How do you prepare for the unexpected?
Unforeseen circumstance can happen, that is why we need to be prepared for them the best we can. The better we are prepared the better our chances are of surviving. We never know when a disaster will hit and how intense the damages may be, but we can prepared the best we can for the types of disasters in our area.
Just a few weeks ago South and North Carolina USA were hit by the Joaquin Hurricane casing major damages, flooding and loss of life. They had no idea the hurricane would cause so much damage from the heavy rain fall and ocean surges. How can you prepare for something like this? We all need to be prepared all the time for the types of disaster that can hit us in our areas.
I found a great article on the Maryland USA government website, Emergency Management Agency, "Disaster Prepared: 10 Things You Can Do" that has some great ideas on how to prepare. Here are 8 of them that may apply to you. Click here to read the article, the details of each subject and be better prepared.
1) Identify Your Risk
2) Create a Family Disaster Plan
3) Practice You Disaster Plan
4) Build a Disaster Supply Kit for Home and Car
5) Prepare Your Children
6) Don't Forget Those With Special Needs
7) Learn CPR and First-aid
8) Eliminate Hazards in Your Home and Work Place
October Monthly AssignmentsFood Storage: Potatoes
Who doesn't love potatoes? I guess there are some who do not, but they are a little crazy in my estimation. There are so many different types and ways to cook and enjoy them even in a disaster situation.
This is another inexpensive item to add to your food storage, be it commercially canned, packaged, frozen, home canning and freeze-dried/dehydrated for long term storage. There are all types of potatoes and many ways to purchase and store them.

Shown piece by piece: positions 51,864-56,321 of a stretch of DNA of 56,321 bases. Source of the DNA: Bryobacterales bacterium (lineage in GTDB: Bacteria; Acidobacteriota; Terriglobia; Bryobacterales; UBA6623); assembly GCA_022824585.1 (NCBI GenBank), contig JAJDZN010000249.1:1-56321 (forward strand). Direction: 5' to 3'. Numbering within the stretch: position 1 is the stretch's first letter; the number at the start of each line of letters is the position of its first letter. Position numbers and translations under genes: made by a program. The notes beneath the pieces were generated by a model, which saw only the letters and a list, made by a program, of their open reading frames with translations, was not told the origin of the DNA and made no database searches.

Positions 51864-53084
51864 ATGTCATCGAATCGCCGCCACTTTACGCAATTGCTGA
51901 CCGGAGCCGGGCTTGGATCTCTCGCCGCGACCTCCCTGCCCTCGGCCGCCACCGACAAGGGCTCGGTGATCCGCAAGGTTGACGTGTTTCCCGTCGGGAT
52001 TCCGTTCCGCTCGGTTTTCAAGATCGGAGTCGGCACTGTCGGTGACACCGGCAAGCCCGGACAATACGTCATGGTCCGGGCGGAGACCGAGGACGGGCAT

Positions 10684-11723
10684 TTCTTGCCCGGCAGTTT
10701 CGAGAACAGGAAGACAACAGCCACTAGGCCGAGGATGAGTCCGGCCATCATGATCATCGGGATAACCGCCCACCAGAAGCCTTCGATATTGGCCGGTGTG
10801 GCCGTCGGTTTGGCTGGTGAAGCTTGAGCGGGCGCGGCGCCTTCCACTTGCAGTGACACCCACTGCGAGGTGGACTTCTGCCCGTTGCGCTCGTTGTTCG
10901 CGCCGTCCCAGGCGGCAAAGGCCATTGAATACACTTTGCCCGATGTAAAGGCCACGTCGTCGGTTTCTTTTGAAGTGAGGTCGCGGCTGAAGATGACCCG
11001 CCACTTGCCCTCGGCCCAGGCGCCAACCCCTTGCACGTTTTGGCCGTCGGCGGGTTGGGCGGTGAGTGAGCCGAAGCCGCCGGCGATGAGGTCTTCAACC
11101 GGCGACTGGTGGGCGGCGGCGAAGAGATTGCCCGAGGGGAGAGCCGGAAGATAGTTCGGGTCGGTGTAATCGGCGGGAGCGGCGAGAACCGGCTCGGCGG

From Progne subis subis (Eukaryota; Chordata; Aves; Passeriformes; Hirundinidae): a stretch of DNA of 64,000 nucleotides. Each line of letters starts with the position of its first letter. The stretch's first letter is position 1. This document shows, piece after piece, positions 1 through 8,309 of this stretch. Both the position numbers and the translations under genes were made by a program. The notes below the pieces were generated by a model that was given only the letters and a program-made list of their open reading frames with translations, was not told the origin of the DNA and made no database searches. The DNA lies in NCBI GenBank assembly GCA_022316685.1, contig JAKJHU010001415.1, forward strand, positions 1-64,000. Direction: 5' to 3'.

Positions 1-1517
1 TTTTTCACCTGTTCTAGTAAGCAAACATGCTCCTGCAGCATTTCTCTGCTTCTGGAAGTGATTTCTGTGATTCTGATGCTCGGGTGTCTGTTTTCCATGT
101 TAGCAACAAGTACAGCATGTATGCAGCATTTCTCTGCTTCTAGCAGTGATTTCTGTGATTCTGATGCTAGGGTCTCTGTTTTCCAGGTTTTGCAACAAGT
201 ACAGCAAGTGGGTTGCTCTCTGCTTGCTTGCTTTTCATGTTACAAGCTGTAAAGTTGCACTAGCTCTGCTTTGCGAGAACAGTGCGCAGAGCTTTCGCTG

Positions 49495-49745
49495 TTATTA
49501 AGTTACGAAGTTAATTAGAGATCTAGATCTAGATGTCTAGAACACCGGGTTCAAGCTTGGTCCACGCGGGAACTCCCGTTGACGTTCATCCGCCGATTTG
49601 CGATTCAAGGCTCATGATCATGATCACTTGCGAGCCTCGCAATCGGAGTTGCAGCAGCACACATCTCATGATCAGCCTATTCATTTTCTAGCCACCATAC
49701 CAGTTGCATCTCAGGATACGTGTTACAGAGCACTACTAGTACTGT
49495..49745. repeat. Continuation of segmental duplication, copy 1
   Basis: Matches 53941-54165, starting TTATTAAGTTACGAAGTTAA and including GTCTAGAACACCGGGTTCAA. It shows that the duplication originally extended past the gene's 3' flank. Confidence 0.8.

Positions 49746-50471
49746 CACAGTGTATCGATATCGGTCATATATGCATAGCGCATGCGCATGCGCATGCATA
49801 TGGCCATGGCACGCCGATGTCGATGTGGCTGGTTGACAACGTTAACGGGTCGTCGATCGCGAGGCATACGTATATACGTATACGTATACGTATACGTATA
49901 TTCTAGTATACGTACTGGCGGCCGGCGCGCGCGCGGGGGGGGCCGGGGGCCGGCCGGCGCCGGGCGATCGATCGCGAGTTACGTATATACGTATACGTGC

Commercially canned: There are a variety of commercially canned potatoes to satisfy every one's taste; new potatoes, white potatoes, sweet potatoes, yams, etc. This type can be kept for 2-3 years. Rotate and use before the expiration date. Keep in a cool, dry, dark place.
Home canned potatoes: You can can them whole, diced, sliced or shredded. If kept in a cool dry dark place they should last for about 2-3 years. Every 6 months check the lid to make sure the seal in good.
Packaged potatoes: They come in a variety of ways. Check the boxes for their expiration date and rotate and use accordingly.
Frozen potatoes: They come in a variety of ways, french fries, shredded, sliced, and hash browns. They come in a variety of types. Check the expiration dates and rotate and use accordingly. Remember, in a disaster situation without electricity, use these first. Your refrigerator will keep cold for a couple of days if you do not open the door too much.
Long Term Freeze-dried/Dehydrated Potatoes: For long term storage, 20-30 years depending on how you store them. They should be keep at 70 degrees or lower, in a cool, dry, dark place. They come in a variety of ways and types, whole, sliced, diced, shredded, flakes and powdered. I find emergencyessenitals.com and WalMart's Augason Farms has the best prices, especially when on sale. (Scroll down their pages to see a what they both offer,)
How to determine how much to store for your family: Keep track of how many potatoes and varieties your family uses in a month. Multiply that by the number of months for your food storage goal, 1-Month, 2-Months, 3-Months, 6-Months, a years. Only store the types of potatoes your family will eat. Remember, as with all commercially canned, home canned, and long term cans, keep in a cool, dry, dark place and rotate and use before the expiration date.